Asked by Oprah if she was thinking of self-harm and having suicidal thoughts at some stage, Meghan replied: “Yes. This was very, very clear. Very clear and very scary. I didn’t know who to turn to in that.”

Meghan said that she felt “haunted” by a photograph from an official event she attended with Harry at the Royal Albert Hall while she was pregnant.

“Right before we had to leave for that (event), I had just had that conversation with Harry that morning,” Meghan said.

Winfrey asked: “That you don’t want to be alive anymore?”

“Yeah,” Meghan confirmed.

She said that she attended the event with Harry that night because she felt she could not be “left alone” and recalled Harry gripping her hand tightly while in attendance at the Royal Albert Hall.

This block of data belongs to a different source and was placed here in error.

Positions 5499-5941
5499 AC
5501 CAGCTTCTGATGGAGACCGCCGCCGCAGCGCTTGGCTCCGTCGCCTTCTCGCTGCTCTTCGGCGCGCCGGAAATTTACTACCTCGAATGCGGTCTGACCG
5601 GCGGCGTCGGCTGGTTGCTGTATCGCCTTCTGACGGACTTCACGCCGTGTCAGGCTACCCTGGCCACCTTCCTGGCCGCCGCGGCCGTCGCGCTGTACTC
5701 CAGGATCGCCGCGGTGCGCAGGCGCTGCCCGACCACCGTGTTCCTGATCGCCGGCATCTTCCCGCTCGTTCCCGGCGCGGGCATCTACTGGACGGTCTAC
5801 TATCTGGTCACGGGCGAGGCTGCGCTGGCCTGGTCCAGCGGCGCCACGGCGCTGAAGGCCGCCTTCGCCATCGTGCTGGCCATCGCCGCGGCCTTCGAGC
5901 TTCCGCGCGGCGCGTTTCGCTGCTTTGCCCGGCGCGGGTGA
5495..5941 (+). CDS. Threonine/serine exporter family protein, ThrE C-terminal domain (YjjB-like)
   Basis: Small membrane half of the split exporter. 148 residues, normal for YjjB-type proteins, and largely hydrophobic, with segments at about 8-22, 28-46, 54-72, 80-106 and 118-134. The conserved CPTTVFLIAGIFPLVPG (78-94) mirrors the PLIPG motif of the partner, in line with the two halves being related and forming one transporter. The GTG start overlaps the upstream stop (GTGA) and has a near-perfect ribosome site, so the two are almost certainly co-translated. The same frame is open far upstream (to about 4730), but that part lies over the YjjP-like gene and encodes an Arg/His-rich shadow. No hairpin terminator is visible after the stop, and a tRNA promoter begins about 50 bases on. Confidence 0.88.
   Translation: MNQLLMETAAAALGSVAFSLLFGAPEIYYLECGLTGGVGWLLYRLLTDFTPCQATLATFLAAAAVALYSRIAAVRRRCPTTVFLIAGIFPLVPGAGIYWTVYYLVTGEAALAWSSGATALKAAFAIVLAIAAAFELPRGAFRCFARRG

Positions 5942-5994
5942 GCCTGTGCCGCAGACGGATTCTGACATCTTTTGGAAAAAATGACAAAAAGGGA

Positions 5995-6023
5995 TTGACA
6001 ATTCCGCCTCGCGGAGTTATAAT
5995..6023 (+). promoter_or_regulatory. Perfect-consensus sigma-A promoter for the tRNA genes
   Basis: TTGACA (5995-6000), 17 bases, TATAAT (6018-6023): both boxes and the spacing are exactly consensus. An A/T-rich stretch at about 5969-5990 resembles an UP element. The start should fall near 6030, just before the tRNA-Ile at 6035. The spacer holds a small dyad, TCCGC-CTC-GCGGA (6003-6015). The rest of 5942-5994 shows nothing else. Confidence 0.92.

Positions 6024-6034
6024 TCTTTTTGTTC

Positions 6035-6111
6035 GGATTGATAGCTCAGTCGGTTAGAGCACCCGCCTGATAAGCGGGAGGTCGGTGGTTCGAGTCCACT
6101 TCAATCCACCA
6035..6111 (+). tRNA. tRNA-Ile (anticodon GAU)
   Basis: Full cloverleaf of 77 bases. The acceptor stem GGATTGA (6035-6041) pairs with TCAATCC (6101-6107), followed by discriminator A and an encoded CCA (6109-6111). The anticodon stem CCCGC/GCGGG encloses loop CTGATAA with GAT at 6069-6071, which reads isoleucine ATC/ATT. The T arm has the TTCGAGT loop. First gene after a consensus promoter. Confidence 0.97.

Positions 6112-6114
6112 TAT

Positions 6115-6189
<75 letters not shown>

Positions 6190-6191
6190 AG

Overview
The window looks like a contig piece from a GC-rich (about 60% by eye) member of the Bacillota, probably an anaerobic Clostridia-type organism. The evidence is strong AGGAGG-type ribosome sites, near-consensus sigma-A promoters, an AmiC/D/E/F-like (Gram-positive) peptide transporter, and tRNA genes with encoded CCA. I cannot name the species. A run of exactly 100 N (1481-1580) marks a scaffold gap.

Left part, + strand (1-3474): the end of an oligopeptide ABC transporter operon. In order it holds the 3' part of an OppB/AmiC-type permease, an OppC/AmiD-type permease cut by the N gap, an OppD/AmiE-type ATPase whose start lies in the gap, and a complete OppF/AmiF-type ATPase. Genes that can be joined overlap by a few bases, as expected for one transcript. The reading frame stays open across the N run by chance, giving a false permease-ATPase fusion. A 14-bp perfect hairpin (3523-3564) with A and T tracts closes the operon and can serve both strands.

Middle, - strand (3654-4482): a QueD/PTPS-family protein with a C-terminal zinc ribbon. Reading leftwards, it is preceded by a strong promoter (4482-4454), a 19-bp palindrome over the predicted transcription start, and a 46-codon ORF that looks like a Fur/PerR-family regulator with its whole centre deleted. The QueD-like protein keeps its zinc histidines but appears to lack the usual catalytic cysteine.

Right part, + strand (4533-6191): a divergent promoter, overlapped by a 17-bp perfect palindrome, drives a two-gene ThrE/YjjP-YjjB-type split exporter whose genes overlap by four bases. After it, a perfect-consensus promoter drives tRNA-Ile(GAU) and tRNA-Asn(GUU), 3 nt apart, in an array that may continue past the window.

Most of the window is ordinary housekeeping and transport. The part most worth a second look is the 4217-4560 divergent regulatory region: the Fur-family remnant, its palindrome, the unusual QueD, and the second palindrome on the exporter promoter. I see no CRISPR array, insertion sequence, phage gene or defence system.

Oprah also asked Meghan why she thought the Royal Family did not make her son Archie a prince.

The Duke and Duchess of Sussex’s children do not automatically become princes or princesses because of a rule that has been in place since 1917 – unless the Queen steps in.

“In those months when I was pregnant, all around this same time so we have in tandem the conversation of he won’t be given security, he’s not going to be given a title, and also concerns and conversations about how dark his skin might be when he was born,” Meghan said.

She said the remarks were made to Harry and he relayed them to her.

Asked by Oprah whether there were concerns that her child would be “too brown” and that would be a problem, Meghan said: “If that is the assumption you are making, that is a pretty safe one.”

When pressed, she refused to reveal who the individual was, saying: “I think that would be very damaging to them.”

Harry also refused to give further details, saying: “That conversation, I am never going to share.”

“At the time it was awkward, I was a bit shocked,” he added.